New Jersey (9 cases) and MA (9 cases) are among the worst hit of the 29 states in the outbreak of the multidrug-resistant strain, Centers for Disease Control and Prevention officials said. The CDC says laboratory evidence shows raw chicken products from a variety of sources were contaminated with SalmonellaInfantis. It usually lasts four to seven days without treatment but can occasionally lead to hospitalization or death.
The CDC says 21 people have been hospitalized. The outbreak strain has been identified in samples taken from raw chicken pet food, raw chicken products, and live chickens.
Officials have not advised stores stop selling raw chicken products or people avoid properly cooked chicken.
The US Department of Agriculture's Food Safety and Inspection Service is monitoring the outbreak, and the CDC's investigation is ongoing. Those who have gotten sick all reported eating different types and brands of chicken from different locations, the CDC said.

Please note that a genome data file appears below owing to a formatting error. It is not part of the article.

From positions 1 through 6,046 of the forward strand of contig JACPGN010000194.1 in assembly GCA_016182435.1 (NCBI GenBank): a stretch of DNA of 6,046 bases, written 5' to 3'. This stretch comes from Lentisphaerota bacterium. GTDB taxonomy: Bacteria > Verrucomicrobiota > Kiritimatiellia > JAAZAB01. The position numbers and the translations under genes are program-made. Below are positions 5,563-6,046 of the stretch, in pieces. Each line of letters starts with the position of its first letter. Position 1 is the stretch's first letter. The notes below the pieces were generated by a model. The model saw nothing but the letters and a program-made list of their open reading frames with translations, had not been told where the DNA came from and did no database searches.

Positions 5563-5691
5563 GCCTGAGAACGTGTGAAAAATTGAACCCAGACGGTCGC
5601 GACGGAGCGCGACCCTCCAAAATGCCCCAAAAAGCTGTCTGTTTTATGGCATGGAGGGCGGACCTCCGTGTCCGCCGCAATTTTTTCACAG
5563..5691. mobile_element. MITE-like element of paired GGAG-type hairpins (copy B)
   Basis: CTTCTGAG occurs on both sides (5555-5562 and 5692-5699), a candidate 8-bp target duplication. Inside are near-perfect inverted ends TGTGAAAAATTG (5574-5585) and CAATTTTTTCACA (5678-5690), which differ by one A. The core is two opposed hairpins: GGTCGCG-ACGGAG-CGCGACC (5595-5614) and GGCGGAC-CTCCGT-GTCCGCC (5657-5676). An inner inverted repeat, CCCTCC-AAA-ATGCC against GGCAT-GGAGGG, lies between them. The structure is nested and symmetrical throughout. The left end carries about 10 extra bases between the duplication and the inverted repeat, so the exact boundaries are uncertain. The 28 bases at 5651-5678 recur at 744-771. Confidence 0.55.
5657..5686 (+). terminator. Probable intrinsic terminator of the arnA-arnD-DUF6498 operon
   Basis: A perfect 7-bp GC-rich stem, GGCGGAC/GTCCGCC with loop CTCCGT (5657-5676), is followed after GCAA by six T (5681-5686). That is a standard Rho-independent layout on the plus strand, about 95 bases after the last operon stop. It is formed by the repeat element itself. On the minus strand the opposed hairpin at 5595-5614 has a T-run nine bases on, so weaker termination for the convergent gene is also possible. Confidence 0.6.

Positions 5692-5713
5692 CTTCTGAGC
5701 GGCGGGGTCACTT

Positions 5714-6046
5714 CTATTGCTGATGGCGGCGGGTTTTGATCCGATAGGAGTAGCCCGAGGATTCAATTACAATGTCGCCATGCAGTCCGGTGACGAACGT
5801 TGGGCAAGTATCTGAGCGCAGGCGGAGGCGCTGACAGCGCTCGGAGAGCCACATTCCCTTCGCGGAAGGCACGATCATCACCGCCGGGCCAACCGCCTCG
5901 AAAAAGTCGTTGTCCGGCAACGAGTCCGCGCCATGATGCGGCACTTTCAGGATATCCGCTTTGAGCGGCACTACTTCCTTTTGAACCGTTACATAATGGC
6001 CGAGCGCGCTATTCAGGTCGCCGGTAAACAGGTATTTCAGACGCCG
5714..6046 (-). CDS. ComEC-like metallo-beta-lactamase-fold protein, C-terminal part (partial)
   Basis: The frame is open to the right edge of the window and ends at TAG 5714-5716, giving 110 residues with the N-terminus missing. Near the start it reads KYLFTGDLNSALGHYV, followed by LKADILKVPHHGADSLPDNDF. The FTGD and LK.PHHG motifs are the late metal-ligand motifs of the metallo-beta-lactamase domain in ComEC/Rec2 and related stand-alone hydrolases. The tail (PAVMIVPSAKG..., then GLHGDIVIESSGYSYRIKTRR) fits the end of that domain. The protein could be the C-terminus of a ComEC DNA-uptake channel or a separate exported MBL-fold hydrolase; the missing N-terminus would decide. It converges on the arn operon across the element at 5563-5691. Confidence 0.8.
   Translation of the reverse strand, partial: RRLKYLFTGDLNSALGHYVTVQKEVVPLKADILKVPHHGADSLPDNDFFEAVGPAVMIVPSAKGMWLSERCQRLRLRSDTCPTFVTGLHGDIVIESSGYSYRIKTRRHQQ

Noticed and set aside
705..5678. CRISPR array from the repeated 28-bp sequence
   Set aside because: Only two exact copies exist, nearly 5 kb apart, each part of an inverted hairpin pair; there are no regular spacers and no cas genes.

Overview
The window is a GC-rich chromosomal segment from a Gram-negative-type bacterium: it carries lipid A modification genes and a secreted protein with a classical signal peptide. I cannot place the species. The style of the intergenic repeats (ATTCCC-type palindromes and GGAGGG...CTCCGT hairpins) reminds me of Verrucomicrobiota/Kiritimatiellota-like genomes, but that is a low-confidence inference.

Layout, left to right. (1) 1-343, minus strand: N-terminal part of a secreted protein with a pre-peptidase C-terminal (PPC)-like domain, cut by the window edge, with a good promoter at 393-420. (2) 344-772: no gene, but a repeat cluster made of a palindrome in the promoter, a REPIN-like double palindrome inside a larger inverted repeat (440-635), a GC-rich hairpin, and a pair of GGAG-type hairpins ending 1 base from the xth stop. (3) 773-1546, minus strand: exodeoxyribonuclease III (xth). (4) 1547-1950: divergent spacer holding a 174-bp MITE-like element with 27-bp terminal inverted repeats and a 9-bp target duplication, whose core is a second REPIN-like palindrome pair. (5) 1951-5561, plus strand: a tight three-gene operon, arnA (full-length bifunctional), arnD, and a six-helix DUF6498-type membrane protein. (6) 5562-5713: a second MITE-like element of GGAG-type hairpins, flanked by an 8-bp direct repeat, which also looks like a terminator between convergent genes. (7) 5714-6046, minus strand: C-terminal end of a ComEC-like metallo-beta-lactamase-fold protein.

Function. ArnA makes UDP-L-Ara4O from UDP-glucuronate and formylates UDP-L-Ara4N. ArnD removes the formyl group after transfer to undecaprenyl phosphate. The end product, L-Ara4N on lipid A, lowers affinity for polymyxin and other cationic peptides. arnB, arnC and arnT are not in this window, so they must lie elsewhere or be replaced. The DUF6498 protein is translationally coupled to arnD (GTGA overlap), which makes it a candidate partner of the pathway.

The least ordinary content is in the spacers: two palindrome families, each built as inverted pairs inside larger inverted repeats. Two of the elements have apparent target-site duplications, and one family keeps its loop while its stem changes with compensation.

General ways you can prevent Salmonella infection include good handwashing and cooking chicken to an internal temperature of 165°F.
People get sick from Salmonella 12 to 72 hours after swallowing the germ and experience diarrhea, fever, and stomach cramps. The CDC does recommend pet owners not feed raw chicken to their animals.
Most people recover within a week, but some illnesses can be more severe.